The chart below compares guitar neck widths at the nut for various types of acoustic guitars. This article discusses what might be called “standard neck” and “wide neck” acoustic guitar, including specific measures, and provides links to useful resources for additional information on the widths of acoustic guitar necks.
- Guitar neck width is measured at the nut and at the 12th fret, but guitarists usually focus on the width at the nut. As a result, you will see the terms guitar neck width, guitar nut width, and fretboard width used interchangeably.
- In guitar specifications, different manufacturers show neck widths in different units:
- inches as fractions (such as 1 3/4″)
- inches as decimal numbers ( such as 1.725″ )
- millimeters as decimal numbers ( such as 44.5 mm)
- millimeters rounded to integer numbers (such as 45 mm)
- When widths are converted from inches to millimeters, different manufacturers convert and round the results differently. For example, I have seen specs showing the guitar nut width of a classical guitar – 2 inches – as both 51 and 52 mm.
- There is no such thing as a standard neck width for the steel string acoustic guitars. The best guess for the most common guitar neck widths would be 1 11/16″ (43mm), and 1 3/4″ (44mm).
- The term wide neck acoustic guitar usually refers to a guitar with a neck wider than 1 3/4″ (44mm). For example, American guitar maker Taylor shows the width of its “crossover” wide neck guitars (see below) at 1 7/8″ (1.875″) or 47.6mm.
- Some of the guitar manufacturers make guitars with 45mm-wide necks (per spec). It’s just 0.5mm wider than 44.5mm of a 1 3/4″ nut. I didn’t count such guitars as wide nut guitars. Practically, it means that wide neck guitars in this article are the ones with 1 13/16″ nut width or greater.
- Nylon-string, long-scale guitars with necks that connect to the body at the 14th fret generally have 1 7/8″ necks and are often called Crossover guitars. These days, a lot of classical guitar manufacturers (Cordoba, Alvares, et. al) offer crossover models, as do many companies known for steel string acoustics, including Taylor, Martin, Yamaha, Takamine.
- As one might expect, custom, limited edition and “build to order” (BTO) guitars often have necks that are slightly wider or narrower than factory-produced guitars of the same type.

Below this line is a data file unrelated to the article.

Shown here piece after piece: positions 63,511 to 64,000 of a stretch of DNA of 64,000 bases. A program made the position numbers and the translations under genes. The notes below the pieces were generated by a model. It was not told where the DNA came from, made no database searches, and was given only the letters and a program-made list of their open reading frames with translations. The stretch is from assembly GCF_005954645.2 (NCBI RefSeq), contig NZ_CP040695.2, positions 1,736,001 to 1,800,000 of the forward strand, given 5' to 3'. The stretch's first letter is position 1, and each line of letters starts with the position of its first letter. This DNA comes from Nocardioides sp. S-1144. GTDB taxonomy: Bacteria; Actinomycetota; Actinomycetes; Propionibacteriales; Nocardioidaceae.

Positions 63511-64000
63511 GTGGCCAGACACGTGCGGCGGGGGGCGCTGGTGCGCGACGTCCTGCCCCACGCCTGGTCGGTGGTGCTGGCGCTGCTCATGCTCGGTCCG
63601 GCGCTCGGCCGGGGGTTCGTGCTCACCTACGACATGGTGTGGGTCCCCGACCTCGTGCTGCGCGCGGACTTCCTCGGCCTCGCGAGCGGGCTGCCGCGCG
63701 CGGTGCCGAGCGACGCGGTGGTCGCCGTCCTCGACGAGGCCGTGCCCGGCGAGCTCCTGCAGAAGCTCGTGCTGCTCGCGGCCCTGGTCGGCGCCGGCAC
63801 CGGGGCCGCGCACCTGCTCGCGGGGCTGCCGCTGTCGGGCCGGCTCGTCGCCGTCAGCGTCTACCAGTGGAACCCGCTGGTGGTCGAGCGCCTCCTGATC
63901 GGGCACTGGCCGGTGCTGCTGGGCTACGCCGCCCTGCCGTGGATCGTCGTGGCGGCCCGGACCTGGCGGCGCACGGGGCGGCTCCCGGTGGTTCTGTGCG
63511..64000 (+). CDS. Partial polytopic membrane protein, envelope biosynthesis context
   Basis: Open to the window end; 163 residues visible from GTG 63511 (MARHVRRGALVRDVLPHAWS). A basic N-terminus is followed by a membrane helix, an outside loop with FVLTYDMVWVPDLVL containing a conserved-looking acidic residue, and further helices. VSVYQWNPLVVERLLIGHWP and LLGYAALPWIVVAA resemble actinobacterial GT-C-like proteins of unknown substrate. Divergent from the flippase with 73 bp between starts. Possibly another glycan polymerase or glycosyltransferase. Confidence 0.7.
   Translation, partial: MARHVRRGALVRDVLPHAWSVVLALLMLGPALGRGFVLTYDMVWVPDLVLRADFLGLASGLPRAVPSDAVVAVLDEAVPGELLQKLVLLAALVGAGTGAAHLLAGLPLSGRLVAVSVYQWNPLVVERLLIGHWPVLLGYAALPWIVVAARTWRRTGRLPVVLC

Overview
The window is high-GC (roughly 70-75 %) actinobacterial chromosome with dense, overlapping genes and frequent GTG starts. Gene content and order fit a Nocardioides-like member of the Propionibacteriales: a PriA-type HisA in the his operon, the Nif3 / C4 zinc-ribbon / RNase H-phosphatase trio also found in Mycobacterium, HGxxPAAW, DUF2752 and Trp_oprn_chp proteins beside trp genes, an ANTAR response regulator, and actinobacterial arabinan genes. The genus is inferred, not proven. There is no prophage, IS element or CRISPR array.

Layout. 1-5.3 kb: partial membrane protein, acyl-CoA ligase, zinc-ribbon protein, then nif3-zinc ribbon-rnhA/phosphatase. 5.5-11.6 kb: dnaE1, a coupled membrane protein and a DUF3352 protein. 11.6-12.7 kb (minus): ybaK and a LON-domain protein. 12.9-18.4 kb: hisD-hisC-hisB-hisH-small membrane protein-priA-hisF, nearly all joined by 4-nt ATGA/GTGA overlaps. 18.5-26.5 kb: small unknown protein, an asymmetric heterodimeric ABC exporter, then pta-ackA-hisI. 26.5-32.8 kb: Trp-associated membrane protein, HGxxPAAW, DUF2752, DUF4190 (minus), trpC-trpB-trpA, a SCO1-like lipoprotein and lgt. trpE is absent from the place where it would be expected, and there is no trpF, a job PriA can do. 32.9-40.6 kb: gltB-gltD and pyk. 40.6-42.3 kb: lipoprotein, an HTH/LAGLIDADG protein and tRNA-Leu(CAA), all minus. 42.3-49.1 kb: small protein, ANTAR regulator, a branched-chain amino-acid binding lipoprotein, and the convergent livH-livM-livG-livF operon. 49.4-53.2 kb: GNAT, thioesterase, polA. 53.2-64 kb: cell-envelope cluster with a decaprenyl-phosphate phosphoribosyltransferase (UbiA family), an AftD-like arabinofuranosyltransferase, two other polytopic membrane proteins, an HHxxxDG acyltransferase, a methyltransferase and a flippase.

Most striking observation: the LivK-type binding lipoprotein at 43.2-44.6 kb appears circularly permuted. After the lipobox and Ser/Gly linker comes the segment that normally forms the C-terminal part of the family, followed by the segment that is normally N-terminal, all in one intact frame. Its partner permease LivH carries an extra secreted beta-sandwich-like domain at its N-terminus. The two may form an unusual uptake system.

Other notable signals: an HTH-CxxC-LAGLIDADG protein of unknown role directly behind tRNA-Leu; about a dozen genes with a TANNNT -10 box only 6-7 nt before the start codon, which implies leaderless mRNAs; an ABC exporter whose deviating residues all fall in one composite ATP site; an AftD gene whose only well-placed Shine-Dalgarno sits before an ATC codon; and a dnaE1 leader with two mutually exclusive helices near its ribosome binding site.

How To Convert Guitar Nut Width from Millimeters to Inches and Back
1 inch equals to 2.54 centimeters, or 25.4 millimeters. The table below shows unit conversion for the typical nut width from fractional inches to decimal inches and to millimeters.
Narrow vs. Wide Nut Acoustic Guitars: Video Comparison
Here is an informative video from the GaragebandAndBeyond channel comparing a wide neck (1 13/16″) guitar and a couple of guitars with narrow (1 3/4″ and 1 11/16″) necks.
Which Guitar Manufacturers Do Make Wide Nut Acoustic Guitars
Wide necks are a rarity among acoustic guitar manufactures. I went through the web sites, catalogs and price lists of about 20 guitar makers and found that only some of them offer wide necks in standard configurations. Here are some of them who make such guitars.
- Martin offers about a dozen of wide neck guitars, but all of them are high-end guitars either from the Authentic & Vintage, Limited Edition, or Custom Signature series with estimated street prices beginning at $3,800 and going all the way up to $12,000.
- Seagull Guitars offers the largest number of budget-friendly neck guitars with 1.8″ (close to 1 13/16″) nut width, and one model with 1.9″ (in between 1 7/8″ and 1 15/16″) nut width, priced from $300 to $1,500
- Ovation produces 8 guitar models with 1 7/8″ (47.6mm) nut width, in $800 – $2,700 price range